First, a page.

I do have a supervisor, but she’s not my therapist. She’s aware of some of my countertransference issues I was having, and knows I’m starting therapy for it. But her job is to give me advice, help me with clients when I feel stuck, and offer support and lend an ear. I do keep her updated so she is aware of what’s going on. She is not my therapist. That would be a dual relationship, which is totally against ethical guidelines. You never have someone that you have any other kind of relationship with, whether it’s at work, a friend, a romantic partner, a neighbor, a member of your church, etc., as your therapist.
Maybe your professor wanted you to see a men’s activist so that all your views and ideas would be challenged and tested – it’s a good way to help you to challenge bad ideas out of existance so that you can put all your energy behind your good ideas.

I don’t mind being challenged, and I expect my therapist to challenge me. That’s what she’s there for. A good one will always challenge your views. However, sending a feminist to a men’s activist is like asking for trouble. Incompatible views and ideas completely. My entire belief system is based around the oppression of women by the patriarchy, and men’s activists believe that men are oppressed as well. I need a therapist that is willing to understand where my views come from and why I feel the way that I do. One that will accept my queerness as well (not that a men’s activist wouldn’t).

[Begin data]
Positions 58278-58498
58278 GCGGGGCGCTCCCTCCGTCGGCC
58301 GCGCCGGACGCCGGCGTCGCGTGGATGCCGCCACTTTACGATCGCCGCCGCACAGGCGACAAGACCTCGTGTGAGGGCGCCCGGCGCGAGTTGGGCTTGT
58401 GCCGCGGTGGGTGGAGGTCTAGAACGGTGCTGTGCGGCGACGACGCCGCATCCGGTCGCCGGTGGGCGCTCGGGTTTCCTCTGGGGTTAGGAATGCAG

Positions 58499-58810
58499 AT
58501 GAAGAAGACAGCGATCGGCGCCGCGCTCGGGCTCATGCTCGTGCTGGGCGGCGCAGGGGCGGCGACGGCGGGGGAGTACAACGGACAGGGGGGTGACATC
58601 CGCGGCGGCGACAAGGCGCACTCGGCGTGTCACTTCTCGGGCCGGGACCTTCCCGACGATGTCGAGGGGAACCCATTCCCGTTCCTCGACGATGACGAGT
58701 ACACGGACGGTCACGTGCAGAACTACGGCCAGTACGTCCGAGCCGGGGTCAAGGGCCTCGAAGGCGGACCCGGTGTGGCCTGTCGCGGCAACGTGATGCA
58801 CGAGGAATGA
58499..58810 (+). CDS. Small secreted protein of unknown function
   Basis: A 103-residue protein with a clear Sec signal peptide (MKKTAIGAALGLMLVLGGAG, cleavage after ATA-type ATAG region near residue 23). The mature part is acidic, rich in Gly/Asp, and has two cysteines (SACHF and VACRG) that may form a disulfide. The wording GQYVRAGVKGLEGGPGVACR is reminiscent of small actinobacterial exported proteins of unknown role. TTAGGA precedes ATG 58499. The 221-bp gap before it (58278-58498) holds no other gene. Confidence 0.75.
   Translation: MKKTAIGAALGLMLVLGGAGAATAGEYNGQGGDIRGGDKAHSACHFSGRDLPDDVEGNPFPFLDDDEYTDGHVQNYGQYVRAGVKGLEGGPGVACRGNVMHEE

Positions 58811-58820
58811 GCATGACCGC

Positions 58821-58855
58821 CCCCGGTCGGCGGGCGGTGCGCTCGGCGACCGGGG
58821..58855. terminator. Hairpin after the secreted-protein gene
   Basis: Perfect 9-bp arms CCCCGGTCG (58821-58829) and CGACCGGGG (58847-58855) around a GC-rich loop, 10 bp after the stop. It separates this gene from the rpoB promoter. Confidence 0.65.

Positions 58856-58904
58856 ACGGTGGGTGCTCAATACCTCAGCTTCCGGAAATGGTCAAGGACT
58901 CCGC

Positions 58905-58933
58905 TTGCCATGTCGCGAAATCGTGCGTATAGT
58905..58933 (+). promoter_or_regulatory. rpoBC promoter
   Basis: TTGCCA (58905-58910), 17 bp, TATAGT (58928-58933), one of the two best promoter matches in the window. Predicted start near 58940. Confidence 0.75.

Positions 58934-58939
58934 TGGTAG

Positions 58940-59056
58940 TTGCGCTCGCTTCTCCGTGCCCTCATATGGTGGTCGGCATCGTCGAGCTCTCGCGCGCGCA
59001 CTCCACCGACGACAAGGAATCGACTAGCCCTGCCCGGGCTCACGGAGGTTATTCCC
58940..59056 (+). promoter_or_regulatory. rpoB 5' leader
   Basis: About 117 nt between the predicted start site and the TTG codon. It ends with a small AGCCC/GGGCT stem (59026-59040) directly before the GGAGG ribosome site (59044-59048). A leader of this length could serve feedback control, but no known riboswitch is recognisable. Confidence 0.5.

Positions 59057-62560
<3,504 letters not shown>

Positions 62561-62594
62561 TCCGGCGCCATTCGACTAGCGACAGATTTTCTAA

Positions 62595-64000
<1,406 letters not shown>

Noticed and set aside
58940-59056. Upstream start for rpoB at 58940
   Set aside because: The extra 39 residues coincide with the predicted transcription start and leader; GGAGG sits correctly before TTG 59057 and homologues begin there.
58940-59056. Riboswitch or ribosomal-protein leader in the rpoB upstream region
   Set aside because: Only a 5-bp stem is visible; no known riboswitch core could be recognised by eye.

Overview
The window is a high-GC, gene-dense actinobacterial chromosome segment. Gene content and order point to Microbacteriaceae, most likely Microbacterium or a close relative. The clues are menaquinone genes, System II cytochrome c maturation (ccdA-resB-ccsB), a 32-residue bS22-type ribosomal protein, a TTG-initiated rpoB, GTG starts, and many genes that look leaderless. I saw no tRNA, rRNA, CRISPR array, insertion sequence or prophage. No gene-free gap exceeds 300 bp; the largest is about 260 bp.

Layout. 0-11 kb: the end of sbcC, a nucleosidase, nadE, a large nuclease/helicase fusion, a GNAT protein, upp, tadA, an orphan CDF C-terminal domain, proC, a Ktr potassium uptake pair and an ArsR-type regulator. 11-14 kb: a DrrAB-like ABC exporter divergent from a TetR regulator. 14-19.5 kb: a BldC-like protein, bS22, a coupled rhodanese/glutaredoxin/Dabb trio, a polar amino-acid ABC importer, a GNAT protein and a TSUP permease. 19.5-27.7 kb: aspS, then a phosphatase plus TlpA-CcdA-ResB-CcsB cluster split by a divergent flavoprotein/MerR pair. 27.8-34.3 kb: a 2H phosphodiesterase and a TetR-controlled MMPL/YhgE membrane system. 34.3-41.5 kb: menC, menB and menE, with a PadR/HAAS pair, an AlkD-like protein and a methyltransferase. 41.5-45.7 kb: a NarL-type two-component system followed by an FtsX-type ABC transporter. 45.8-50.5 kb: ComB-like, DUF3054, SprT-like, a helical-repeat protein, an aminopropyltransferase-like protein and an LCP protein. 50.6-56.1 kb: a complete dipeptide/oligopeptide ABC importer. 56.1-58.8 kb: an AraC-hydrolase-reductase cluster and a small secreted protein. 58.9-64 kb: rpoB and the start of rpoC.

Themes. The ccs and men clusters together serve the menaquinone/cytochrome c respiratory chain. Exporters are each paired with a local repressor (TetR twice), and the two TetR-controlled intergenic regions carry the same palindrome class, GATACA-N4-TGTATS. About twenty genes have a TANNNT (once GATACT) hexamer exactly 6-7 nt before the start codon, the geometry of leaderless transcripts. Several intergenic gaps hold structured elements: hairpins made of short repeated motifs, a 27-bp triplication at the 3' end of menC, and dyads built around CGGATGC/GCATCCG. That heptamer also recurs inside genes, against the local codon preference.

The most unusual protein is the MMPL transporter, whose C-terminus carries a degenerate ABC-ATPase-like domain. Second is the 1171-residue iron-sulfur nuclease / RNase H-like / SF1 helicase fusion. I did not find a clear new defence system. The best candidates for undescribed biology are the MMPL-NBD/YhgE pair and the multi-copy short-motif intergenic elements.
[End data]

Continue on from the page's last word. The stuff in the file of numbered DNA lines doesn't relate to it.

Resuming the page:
The hardest part of therapy for me is letting go of my therapist identity while in session. I find myself thinking about what I would have asked, or thinking, “I wouldn’t have asked that question,” or “Why didn’t she ask me…” It’s very difficult to give up that control and not to be hyper critical of the person doing therapy with me. It’s something I’ll have to work on, and I will have to get used to someone else’s style and technique. It’s not easy for me, as I conduct 5 sessions a day and they’re all run in *my* style. So if you think about it like that, I’m involved in multiple therapy sessions a day and they’re all run in the same style. Adjusting to someone else’s is a challenge. So far, I like my therapist. I need to get to know her a little better and adjust to her way of conducting therapy. She may be a little opinionated or advice-giving (therapists should never give advice. They are there to help you make decisions and weigh the pros and cons and options and explore what you want to do, but they should never tell you what to do. It’s not their job and again, is unethical. They can ask why you think one choice is better than the other, tell you to rethink your decision, but ultimately, the client needs to make their own decision for themselves) for me, but that is still yet to be seen.